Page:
It’s a cold and dark Friday morning, but some quick hits and varia will make it seem like spring.
- John Wallrodt’s Paperless Archaeology promises to be a must read blog for folks interested in digital workflow in archaeology. Wallrodt is one of the leaders in the digital archaeological movement among Mediterranean archaeology and designed many of the processes that powered Steven Ellis’s famous use of iPads at Pompeii. (Here is a link to the Apple story, my response, and something from Ellis’s Pompeii project site.) Here’s something short on using the iPad in the management classroom.
- This is a neat little story about the dialect used by some Greek speakers in Turkey. Apparently, Greek speakers near Trabzon still use the infinitive!
- Here is an interesting blog post that considers a (somewhat, but not very) recent report from the Pew Research Center about how the proliferation of relatively inexpensive mobile internet devices promises to make access to government information (and data) accessible to more people. This, in turn, holds the potential for breaking down the “digital divide” that still follows along social and economic divisions within society. The short blog post suggests that breaking through this digital divide may have important implications for teaching.
- Here’s an article from Dissent that asks the question: are English departments killing the humanities?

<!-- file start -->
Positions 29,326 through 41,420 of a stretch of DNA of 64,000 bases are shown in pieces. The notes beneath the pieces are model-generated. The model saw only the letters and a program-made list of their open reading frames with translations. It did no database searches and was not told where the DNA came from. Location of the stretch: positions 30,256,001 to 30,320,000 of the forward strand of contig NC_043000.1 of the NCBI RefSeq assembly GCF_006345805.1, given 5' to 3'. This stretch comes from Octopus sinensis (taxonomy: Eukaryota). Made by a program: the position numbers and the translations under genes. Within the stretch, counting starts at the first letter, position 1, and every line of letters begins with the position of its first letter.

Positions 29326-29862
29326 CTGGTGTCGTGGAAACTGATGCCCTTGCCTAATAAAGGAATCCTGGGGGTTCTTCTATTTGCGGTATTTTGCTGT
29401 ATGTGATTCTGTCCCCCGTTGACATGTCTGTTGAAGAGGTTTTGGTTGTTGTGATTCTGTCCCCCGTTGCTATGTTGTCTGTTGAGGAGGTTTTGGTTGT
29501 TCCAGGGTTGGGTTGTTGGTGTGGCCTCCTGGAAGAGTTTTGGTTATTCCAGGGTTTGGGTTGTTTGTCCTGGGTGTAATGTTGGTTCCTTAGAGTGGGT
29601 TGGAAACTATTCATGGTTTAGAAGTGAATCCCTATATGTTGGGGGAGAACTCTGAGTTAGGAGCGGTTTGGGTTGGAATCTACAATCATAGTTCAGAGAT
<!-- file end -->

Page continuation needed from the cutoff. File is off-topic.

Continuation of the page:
- Bleak times are getting less bleaker for historians according to the American Historical Association.
- If you are going to the Archaeological Institute of America’s annual meeting and really interested in Corinthian things, David Pettegrew provides a quick guide to papers on Corinthian topics.
- Kostis Kourelis is blogging again!
- And (via Kostis) here is a link to a YouTube versions of Penn Museum’s “famous” What in the World? television show. (Let’s try to will Kostis to blog on it!)
- Here’s a digital copy of Mark Poster’s Marx, Foucault, and History. (Cambridge 1984)
- I am still fascinated by ruins, abandonment, and urban decay (even though these themes are getting a bit tired). Here is another gallery on abandoned buildings in Detroit. And here is a story on abandoned stretches of the Paris Metro.
- I don’t want to talk about this at all, but I’m really happy to hear that Cricket Australia in not in crisis.
- What I am listening to: Louis Mackey and Dr. Quandry, Dioscuri, and Charles Mingus, The Black Saint and Lady Sinner.
- What I am reading (and how did I never read this book earlier?): D. Hayden, The Power of Place: Urban Landscapes as Public History. (MIT 1995).
Some good football this weekend. Go Eagles!